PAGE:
Darryl Sutter has been saying it since Day 1 of training camp: The Vancouver Canucks are the team to beat in the Western Conference.
Calgary Flames assistant Jim Playfair agrees.
"He's right," said Playfair a day before the Flames kick off a two-game home series against the Canucks at the 'Dome. "I think that is a huge test for us."
For the Flames to compete against the current division leader, they will have to play better than they did in a 2-1 comeback win over the lowly Columbus Blue Jackets. It will take a hearty effort for at least 60 minutes.
"We let off the gas (Thursday night) as far as I think our mental preparation, our intensity and our focus," said Playfair.
"We had to battle through our own mental game to get the two points. We're not going to get that chance against Vancouver. We've got to be 100 percent, to a man, ready to go preparation wise, intensity wise."
Flames defenceman Rhett Warrener said his team needs to make a statement with strong performances tonight and Monday.
"It's a huge series for us," said Warrener. "We're at home, we haven't played as well as we need to. If we can put together some good games, it's going to be against a tough team. It's going to be a big, big test for us."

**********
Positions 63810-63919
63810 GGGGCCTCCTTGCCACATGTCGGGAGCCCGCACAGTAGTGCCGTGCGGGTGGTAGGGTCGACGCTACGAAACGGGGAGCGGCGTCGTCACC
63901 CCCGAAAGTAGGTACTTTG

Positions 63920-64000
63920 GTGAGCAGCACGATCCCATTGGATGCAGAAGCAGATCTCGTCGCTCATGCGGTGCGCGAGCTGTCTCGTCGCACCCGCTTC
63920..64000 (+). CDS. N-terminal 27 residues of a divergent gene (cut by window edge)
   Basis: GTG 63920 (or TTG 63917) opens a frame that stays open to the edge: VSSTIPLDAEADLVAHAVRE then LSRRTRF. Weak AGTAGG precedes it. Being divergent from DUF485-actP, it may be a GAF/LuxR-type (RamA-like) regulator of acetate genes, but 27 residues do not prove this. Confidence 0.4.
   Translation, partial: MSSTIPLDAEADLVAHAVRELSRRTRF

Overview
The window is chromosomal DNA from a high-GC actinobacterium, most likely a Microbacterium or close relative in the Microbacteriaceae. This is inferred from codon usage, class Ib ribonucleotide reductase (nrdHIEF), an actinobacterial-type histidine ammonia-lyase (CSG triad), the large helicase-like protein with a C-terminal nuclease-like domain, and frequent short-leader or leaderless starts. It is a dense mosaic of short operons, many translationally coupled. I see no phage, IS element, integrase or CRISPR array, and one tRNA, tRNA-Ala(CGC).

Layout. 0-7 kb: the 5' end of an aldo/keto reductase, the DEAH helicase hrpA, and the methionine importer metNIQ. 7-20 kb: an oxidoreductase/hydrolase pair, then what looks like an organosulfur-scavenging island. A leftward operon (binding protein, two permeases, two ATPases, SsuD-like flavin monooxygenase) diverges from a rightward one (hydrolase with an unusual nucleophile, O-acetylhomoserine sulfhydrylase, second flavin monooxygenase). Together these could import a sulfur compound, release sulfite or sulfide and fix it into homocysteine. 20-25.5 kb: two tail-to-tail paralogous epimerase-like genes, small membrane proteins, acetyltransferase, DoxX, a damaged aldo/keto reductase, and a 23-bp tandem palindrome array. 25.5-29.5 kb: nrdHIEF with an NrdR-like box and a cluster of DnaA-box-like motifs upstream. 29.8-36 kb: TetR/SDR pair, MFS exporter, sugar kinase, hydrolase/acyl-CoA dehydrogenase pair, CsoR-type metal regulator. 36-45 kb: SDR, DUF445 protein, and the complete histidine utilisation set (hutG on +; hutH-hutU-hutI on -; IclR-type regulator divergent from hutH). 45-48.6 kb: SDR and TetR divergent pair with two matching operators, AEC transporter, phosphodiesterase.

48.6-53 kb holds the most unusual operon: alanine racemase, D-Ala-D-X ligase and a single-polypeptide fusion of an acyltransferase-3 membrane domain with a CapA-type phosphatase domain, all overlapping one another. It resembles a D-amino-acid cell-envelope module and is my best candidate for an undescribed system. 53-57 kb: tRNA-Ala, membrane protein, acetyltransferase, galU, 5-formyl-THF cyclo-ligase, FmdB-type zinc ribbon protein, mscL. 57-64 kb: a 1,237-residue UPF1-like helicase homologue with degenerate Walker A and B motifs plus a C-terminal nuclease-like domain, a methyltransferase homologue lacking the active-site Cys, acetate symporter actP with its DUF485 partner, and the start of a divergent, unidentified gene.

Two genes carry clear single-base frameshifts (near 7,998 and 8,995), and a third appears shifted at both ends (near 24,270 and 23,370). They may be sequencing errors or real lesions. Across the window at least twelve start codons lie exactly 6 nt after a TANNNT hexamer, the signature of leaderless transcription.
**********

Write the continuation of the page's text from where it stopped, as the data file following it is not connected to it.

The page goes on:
Because of the new NHL scheduling intended to develop more division rivalries and the Olympic break in February, the Flames play the Canucks twice in three nights in the friendly confines of the Saddledome with a chance to jump above .500 for the first time since their second game of the season.
Flames captain Jarome Iginla says improving their record is as important for the team's confidence as the points are in the early-season standings.
"The position we're in, it's a very big test for us," said Iginla. "Right now, we've got to get back to .500. That's our opportunity. It's our first opportunity to win three games in a row this year."
While the Flames have often struggled to keep their intensity level cranked up through an entire game against less talented opponents, the Canucks should provide ample motivation. Pre-season games between the two clubs seemed to be even more hostile than those between Calgary and Edmonton.
"It's going to be a fun two games. Every time we play them, they're physical, they're emotional games," said Iginla. "Even our pre-season -- more so than our Edmonton games -- (there were) more hits and more stuff going on. I would imagine that will be the case again."